Will –- The Tarahumara Indians are an integral part of your story. What did you learn from them as runners? As people?
CM -- Take it easy. It’s that simple. That was also the first lesson I learned from the great lone wanderer of the Copper Canyons, Caballo Blanco. He taught me: “Focus on easy, because it that’s all you get, that ain’t so bad.” As runners, most of us are way too focused on the absurd obsession over whether we run 4hours in the marathon or 3:59.59. What difference does it make? That is something you instantly learn from the Tarahumara – their running is communal, playful, efficient and fun. That’s why I think ultras will ultimately be the salvation of recreational running. Once people learn to stop bashing themselves as hard as they can from start to finish and learn to enjoy those middle miles – the way both ultarunners and the Tarahumara do – then I’m convinced more people will really learn to love to run.
Will -- In one of the most intriguing chapters of the book you discussed that man was born to run. This chapter tells us how a biology student, a professor and a paleontologist conclude that we as a species are equipped to run very long distances. They suggest that the evolution has given our bodies very specific characteristics that make us uniquely qualified to run far. This seems like ground-breaking stuff. How did you find these guys?
CM -- lots of legwork and phone calls. The best part of the story occurred when I first called Dr. Lieberman at Harvard. I was desperate to interview him and check out his lab, but he was totally swamped with his own research at the time and said he didn’t have time. Then all of a sudden he goes, “Wait a sec. Do you know a one-armed runner who runs with his prosthetic attached? Most run without it because it sways around. You find me a one-armed runner, and you can come up for an interview.” Turns out, Dr. Lieberman was in the middle of a really exciting experiment on body torque and needed to check the difference between running with an arm and without one. Took me – no lie – 15 minutes to find his guy. 2 weeks later, I was in his lab with “One Arm Will” Stewart, an awesome athlete who holds the course record for the Catalina Marathon.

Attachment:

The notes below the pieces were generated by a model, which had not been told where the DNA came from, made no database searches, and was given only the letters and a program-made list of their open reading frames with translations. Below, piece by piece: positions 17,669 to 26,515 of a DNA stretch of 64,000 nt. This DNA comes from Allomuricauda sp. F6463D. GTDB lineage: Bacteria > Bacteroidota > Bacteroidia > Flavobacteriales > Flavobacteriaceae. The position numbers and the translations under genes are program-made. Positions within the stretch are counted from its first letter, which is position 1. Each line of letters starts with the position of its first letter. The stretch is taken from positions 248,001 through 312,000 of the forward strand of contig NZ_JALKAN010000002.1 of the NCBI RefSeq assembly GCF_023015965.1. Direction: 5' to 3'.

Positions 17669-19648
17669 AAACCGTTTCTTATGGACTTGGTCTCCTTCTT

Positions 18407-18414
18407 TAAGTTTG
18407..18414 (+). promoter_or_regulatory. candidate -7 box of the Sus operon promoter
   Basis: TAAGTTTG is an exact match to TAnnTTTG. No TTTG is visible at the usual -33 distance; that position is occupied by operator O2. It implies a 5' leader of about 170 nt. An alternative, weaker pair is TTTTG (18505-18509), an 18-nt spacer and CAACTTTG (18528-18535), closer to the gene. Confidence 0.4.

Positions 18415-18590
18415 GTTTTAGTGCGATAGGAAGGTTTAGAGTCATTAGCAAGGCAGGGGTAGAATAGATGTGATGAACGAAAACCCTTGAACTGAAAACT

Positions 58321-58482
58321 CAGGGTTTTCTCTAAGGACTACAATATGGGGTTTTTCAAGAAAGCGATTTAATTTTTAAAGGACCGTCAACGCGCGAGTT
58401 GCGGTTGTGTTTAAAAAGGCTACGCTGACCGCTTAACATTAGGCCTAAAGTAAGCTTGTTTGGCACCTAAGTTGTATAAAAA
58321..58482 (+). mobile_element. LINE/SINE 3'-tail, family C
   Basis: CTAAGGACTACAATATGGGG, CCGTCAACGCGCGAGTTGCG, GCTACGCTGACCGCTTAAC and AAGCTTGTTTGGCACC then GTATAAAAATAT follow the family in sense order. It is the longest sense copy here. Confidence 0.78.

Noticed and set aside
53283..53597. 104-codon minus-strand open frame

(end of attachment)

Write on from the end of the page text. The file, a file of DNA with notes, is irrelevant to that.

Will -- Does this theory hold water in the larger scientific community?
CM -- it’s still controversial, but so far bulletproof. No other evolutionary theory resolves so many long-lasting paradoxes about human behavior, like why women get stronger as distances get longer, and why older folks can run as fast as teenagers for ultra distances, and why we somehow feel this urge to congregate by the tens of thousands to run 26.2 miles.
Will -- You interviewed the "young guns", or younger ultra runners, for this book. What did you learn from this group?
CM -- Here’s something that trail great Susannah Beck said about Jenn Shelton: “She’s a barbaric wood sprite. Jenn is happier going for gorgeous epic runs than making some of the tedious choices involved in going for individual glory. I think she is aware that ultrarunning is kind of a goofy sport and winning isn't the most important or interesting thing about it.” That’s the lesson I’ve tried to learn from the Young Guns – go for the gorgeous, forget about the tedious side.